From the AFL: RD Spiehs Interview

Most of the players in the Arizona Fall League know exactly what their role will be. Sure, some will develop more power, some will learn to make more contact, a select few might even change positions. But in general, by the time you get to the AFL, you've got a pretty good idea what is coming next. <br><br> What is coming next for R.D. Spiehs?

"I want the call, and I'll take the ball in any situation, but right now the Padres have a pretty good closer."

What's coming next for R.D. Spiehs is Trevor Hoffman.

Spiehs had a very good year with the Double-A Mobile BayBears of the Southern League. In 65+ innings, he posted a 2.88 ERA and struck out 60 hitters while walking only 19.

He finished 21 of those games for the BayBears, yet only posted 3 saves. Something doesn't add up.

That's because you haven't factored Most Outstanding Pitcher Brad Baker into the equation. Baker appeared in 55 games for the Bears and posted a 1.57 ERA and 30 saves.

So who was Spiehs talking about when he said the Padres have a pretty good closer?

Spiehs laughs. "I was talking about Hoffman, but it applies to Brad too," he said recently as he warmed up before an AFL game.

So I guess it's not so clear what's next for Spiehs.

"I've got a fastball, slider, and I'm working on a change. I just mix it in every now and again right now. I'm working on it, it will be an effective pitch eventually, but I don't want to get beat by my third best pitch."

And he rarely does. Spiehs' changeup is an added bonus, a cherry on top of a cake made from a low 90s fastball and decorated with one of the best sliders Peoria Javelinas' and Mobile Bay Bears' pitching coach Gary Lance has seen this season.

"It's just a killer pitch," Lance says. "He has the ability to make really good hitters look really bad."

"My junior year in college I started throwing a cutter, and it was really effective for me. I worked on it and it became my best pitch." Spiehs says.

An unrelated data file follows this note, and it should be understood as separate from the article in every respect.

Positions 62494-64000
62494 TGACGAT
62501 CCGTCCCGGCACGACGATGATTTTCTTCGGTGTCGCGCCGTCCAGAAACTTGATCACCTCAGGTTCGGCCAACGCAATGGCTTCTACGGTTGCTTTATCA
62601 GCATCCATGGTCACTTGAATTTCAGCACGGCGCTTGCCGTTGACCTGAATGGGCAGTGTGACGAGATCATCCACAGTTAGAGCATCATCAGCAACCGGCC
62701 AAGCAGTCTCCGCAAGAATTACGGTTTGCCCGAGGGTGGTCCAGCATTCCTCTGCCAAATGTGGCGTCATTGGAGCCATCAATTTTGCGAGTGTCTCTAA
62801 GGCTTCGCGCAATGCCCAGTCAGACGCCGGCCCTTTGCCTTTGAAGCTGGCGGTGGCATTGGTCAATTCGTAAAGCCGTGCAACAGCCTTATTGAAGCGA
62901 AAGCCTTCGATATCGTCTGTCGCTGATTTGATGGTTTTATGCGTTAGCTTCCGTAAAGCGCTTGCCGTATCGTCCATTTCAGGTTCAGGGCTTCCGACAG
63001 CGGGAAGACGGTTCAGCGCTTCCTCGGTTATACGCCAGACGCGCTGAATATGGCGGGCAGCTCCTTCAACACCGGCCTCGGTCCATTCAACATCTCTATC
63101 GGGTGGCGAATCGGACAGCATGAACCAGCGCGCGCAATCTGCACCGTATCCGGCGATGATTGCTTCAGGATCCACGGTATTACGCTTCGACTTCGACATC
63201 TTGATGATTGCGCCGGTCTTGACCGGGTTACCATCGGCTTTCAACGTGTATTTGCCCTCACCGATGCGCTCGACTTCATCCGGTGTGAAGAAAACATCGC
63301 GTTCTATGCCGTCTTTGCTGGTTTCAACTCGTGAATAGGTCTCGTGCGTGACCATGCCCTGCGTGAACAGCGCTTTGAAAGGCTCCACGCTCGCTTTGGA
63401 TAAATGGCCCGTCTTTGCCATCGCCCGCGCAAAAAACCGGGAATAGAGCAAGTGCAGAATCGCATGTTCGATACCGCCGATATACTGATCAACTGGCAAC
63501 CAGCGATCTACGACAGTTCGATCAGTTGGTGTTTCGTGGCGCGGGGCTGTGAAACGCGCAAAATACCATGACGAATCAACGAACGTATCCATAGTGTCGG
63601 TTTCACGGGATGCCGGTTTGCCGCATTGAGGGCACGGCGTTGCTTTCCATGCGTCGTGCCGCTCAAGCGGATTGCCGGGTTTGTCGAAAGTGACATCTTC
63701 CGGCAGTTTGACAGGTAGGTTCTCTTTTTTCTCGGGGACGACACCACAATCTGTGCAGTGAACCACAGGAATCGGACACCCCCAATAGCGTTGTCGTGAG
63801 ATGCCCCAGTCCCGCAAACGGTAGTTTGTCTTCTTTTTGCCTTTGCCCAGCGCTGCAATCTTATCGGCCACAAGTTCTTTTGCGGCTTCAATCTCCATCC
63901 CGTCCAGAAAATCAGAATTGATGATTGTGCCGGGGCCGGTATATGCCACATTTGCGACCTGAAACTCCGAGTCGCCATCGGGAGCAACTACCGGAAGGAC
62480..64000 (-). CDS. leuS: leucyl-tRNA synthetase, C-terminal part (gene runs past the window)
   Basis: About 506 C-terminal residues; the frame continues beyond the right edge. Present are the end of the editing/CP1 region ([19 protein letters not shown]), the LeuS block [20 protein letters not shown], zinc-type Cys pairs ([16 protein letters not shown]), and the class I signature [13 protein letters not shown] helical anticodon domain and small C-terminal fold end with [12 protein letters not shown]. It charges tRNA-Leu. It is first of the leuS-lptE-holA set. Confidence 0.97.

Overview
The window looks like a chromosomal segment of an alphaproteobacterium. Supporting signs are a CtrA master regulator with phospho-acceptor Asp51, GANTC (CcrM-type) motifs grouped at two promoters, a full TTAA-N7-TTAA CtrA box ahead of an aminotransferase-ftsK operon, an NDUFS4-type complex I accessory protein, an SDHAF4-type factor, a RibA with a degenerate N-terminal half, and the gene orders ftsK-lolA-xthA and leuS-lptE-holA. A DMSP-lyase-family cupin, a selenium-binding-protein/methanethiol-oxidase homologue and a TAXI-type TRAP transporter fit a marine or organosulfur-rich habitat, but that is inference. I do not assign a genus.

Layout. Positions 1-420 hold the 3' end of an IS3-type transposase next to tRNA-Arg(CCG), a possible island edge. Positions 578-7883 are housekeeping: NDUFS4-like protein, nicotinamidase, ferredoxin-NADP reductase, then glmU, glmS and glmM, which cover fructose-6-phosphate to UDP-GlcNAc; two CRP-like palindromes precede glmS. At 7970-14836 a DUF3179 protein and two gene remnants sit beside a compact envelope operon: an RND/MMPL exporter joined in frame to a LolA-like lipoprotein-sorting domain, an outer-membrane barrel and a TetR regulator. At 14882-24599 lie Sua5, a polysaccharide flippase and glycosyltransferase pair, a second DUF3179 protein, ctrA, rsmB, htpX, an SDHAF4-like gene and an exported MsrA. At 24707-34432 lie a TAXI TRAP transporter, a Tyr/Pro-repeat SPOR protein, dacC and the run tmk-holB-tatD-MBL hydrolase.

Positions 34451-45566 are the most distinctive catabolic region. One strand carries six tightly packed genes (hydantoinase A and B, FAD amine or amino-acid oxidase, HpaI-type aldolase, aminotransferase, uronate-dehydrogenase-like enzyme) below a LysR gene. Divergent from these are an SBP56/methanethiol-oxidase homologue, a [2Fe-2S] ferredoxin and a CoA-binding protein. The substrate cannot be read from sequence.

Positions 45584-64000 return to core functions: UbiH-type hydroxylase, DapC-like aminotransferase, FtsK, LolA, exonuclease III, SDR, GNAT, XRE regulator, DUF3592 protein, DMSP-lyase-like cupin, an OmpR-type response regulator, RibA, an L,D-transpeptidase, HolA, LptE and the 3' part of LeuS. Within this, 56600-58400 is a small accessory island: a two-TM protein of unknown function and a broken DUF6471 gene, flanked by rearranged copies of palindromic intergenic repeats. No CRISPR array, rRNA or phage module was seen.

After the discovery it must have come as quite a shock to Spiehs that not only was he not throwing a great cutter, he wasn't throwing a cutter at all.

"Yeah, when I got to the Padres they told me that what I was actually throwing was a Major League slider."

Doesn't really matter to Lance what Spiehs calls it as long it keeps working.

"RD and Brad were one of the best 1-2 punches in baseball. It really made it a seven inning game for us."

The biggest questions came after Baker was promoted, leaving the closing duties to Spiehs. He struggled a bit, but Lance thinks that's the wrong word.

"I wouldn't call it a struggle. I think it was something he had to adjust to, but I don't think it's any different than moving a shortstop to first base. He's got the talent and the skill. It's just going to take a little time to settle in."

Spiehs agrees, "I am comfortable as a set up guy, but I'm getting more comfortable as a closer too. What happened was I changed my mindset a little, and I can't do that. I started trying to nibble a little more with hitters in the 9th, and then would fall behind, and hitters get better when they are ahead in the count."

So down here he's changing his mindset and changing his changeup?

"Yeah, but that sounds pretty lame," Spiehs retorts.

The reporter feels as if he's given up a late inning homer, he was proud of that little piece of wordplay.

"I know what I'm going to be doing," Spiehs interrupts. "I can close. I am ready and willing to close, but Trevor and Brad are both dominant closers. I'm happy setting up, I'm happy getting them the ball. I look at it like they're so good that if I get them the ball, it's like I already finished the game, because nobody's scoring on them."

Now that sounds like a player who knows what's coming next.

James Renwick is Managing Editor of and covers the Arizona Fall League exclusively for and the network.

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